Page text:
POST-KYOTO SUBSIDIARY BODIES MEETINGS: The subsidiary bodies of the FCCC met from 2-12 June 1998 in Bonn. SBSTA-8 agreed to draft conclusions on, inter alia, cooperation with relevant international organizations, methodological issues, and education and training. SBI-8 reached conclusions on, inter alia, Annex I and non-Annex I national communications, the financial mechanism and the second review of adequacy of Annex I Parties’ commitments. At its sixth session, AG13 concluded its work on the functions of the MCP. After joint SBI/SBSTA consideration and extensive contact group debates on the flexibility mechanisms, delegates could only agree to a compilation document containing proposals from the G-77/China, the EU and the US on the issues for discussion and framework for implementation.
COP-4: The Fourth Conference of the Parties (COP-4) was held from 2-13 November 1998 in Buenos Aires, Argentina, with over 5,000 participants in attendance. During the two-week meeting, delegates deliberated decisions for the COP during SBI-9 and SBSTA-9. Issues related to the Kyoto Protocol were considered in joint SBI/SBSTA sessions. A high-level segment, which heard statements from over 100 ministers and heads of delegation, was convened on Thursday, 12 November. Following hours of high-level “closed door” negotiations and a final plenary session that concluded early Saturday morning, delegates adopted the Buenos Aires Plan of Action (BAPA). Under the BAPA, the Parties declared their determination to strengthen the implementation of the FCCC and prepare for the future entry into force of the Kyoto Protocol. The Plan contains the Parties’ resolution to demonstrate substantial progress on: the financial mechanism; the development and transfer of technology; the implementation of FCCC Articles 4.8 and 4.9 (adverse effects), as well as Protocol Articles 2.3 and 3.14 (adverse effects); AIJ; the Protocol mechanisms; and preparations for COP/MOP-1.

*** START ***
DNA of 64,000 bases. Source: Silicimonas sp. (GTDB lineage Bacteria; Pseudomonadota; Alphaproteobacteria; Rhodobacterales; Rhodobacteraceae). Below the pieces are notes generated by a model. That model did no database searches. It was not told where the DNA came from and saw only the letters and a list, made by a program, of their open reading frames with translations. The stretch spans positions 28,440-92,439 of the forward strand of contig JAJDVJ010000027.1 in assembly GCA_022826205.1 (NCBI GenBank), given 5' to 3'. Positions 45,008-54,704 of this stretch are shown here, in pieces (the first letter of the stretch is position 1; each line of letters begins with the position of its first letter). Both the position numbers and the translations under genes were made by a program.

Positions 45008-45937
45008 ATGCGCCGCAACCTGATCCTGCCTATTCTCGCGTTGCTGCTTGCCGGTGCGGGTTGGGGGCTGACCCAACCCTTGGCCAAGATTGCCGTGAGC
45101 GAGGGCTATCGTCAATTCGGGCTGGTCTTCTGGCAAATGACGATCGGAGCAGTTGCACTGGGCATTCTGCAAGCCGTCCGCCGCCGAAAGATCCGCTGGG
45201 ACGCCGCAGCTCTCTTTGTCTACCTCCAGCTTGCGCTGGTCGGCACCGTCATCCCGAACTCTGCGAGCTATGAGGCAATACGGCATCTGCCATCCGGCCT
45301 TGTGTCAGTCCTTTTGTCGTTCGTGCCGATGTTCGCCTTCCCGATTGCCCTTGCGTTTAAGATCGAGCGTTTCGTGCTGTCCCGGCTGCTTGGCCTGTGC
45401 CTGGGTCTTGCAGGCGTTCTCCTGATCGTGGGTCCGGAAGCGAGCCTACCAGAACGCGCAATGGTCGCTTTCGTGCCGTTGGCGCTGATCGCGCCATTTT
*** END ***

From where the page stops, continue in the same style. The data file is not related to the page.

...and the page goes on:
SBI-10 AND SBSTA-10: The FCCC subsidiary bodies held their tenth sessions in Bonn, Germany, from 31 May - 11 June 1999, and began the process of fulfilling the BAPA. SBSTA considered topics such as Annex I communications, methodological issues and the development and transfer of technology. SBI discussed, inter alia, administrative and financial matters and non-Annex I communications. SBI and SBSTA jointly considered the mechanisms of the Kyoto Protocol, AIJ and compliance. A joint SBI/SBSTA Working Group on compliance (JWG) discussed identification of compliance-related elements, including gaps and suitable forums to address them; design of a compliance system; and consequences of non-compliance.
REPORT OF COP-5
COP-4 President Maria Julia Alsogaray (Argentina) opened COP-5 on Monday, 25 October 1999, and emphasized the need for political will to fulfill the BAPA and allow for the Protocol to enter into force by Rio+10 in 2002.